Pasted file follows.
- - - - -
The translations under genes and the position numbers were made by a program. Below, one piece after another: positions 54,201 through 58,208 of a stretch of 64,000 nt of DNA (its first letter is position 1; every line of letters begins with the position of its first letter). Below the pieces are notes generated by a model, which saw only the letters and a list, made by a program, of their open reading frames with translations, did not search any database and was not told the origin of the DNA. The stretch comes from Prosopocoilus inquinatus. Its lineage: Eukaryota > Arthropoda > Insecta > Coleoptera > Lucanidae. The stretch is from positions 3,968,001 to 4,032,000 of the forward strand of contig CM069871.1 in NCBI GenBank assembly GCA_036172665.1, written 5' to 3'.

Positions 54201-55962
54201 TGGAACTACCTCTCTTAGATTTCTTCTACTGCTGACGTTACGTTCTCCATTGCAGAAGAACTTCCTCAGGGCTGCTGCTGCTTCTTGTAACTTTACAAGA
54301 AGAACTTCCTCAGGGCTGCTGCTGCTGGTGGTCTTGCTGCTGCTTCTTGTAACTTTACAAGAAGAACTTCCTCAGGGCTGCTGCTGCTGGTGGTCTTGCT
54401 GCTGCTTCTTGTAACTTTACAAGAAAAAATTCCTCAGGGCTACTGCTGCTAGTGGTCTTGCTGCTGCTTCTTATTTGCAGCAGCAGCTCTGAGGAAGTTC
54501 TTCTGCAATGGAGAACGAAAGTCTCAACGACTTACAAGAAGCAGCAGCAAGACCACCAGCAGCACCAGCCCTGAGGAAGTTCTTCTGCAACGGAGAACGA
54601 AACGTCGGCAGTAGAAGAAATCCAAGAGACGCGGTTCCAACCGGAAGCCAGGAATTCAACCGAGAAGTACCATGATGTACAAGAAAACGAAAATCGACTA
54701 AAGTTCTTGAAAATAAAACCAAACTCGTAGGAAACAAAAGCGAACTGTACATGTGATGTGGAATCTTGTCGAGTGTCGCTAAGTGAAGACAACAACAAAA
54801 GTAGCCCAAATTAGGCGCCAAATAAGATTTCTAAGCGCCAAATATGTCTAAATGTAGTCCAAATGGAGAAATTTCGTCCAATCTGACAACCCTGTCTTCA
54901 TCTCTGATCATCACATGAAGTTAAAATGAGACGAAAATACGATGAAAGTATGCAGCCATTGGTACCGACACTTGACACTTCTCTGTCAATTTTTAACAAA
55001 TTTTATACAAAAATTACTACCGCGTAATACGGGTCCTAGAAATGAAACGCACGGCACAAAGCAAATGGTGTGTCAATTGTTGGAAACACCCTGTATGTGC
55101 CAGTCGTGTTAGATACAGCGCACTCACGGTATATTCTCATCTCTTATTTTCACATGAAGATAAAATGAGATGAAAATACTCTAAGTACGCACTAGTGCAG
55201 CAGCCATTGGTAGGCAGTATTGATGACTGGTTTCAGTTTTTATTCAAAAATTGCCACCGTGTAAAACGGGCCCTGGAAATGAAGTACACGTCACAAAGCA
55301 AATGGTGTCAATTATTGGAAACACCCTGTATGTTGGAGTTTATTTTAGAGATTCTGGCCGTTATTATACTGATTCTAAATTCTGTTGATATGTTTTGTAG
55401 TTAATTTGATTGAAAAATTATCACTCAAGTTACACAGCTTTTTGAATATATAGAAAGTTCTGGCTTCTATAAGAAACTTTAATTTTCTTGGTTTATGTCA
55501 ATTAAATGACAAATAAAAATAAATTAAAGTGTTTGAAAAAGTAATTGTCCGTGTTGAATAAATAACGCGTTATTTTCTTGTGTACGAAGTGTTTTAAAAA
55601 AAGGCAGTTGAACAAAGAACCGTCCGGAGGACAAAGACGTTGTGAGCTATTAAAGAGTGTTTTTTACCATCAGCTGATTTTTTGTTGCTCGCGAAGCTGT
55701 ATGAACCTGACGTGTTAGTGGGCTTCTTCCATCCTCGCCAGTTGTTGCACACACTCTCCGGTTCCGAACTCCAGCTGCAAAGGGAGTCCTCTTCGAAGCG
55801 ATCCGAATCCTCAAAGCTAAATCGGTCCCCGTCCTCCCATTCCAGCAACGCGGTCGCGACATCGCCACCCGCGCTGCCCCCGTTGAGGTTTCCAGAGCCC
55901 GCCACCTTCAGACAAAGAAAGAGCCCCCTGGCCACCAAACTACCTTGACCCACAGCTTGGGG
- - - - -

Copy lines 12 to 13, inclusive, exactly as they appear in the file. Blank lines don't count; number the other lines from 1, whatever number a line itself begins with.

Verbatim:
55101 CAGTCGTGTTAGATACAGCGCACTCACGGTATATTCTCATCTCTTATTTTCACATGAAGATAAAATGAGATGAAAATACTCTAAGTACGCACTAGTGCAG
55201 CAGCCATTGGTAGGCAGTATTGATGACTGGTTTCAGTTTTTATTCAAAAATTGCCACCGTGTAAAACGGGCCCTGGAAATGAAGTACACGTCACAAAGCA